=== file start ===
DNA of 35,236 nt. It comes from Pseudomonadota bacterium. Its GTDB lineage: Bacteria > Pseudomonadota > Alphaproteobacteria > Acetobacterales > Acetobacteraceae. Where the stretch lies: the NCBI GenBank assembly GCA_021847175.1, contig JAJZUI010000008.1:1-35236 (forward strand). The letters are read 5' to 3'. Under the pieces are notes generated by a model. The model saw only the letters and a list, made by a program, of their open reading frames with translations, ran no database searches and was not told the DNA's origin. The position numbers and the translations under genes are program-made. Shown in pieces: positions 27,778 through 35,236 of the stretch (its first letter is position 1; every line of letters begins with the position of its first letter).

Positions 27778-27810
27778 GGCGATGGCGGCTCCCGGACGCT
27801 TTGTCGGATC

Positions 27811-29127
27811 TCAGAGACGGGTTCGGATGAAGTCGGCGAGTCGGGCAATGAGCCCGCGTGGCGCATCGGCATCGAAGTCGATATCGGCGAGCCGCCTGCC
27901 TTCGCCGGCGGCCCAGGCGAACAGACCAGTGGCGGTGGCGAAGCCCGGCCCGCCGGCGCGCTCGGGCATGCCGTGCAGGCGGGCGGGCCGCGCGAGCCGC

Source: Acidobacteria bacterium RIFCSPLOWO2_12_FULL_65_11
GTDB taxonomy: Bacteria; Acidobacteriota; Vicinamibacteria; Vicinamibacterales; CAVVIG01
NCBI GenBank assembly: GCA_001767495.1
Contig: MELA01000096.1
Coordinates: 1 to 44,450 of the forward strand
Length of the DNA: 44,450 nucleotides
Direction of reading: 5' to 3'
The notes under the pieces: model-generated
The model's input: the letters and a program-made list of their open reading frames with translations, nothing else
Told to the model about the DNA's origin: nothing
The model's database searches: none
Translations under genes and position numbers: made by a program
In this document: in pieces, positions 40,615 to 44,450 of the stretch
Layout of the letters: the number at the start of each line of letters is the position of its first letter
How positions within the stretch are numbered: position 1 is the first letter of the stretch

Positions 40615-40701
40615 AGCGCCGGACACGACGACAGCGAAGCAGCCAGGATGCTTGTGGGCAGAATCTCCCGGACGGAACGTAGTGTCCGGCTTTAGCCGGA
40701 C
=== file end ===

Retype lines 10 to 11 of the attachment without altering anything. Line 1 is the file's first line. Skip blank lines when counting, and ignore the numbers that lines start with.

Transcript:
NCBI GenBank assembly: GCA_001767495.1
Contig: MELA01000096.1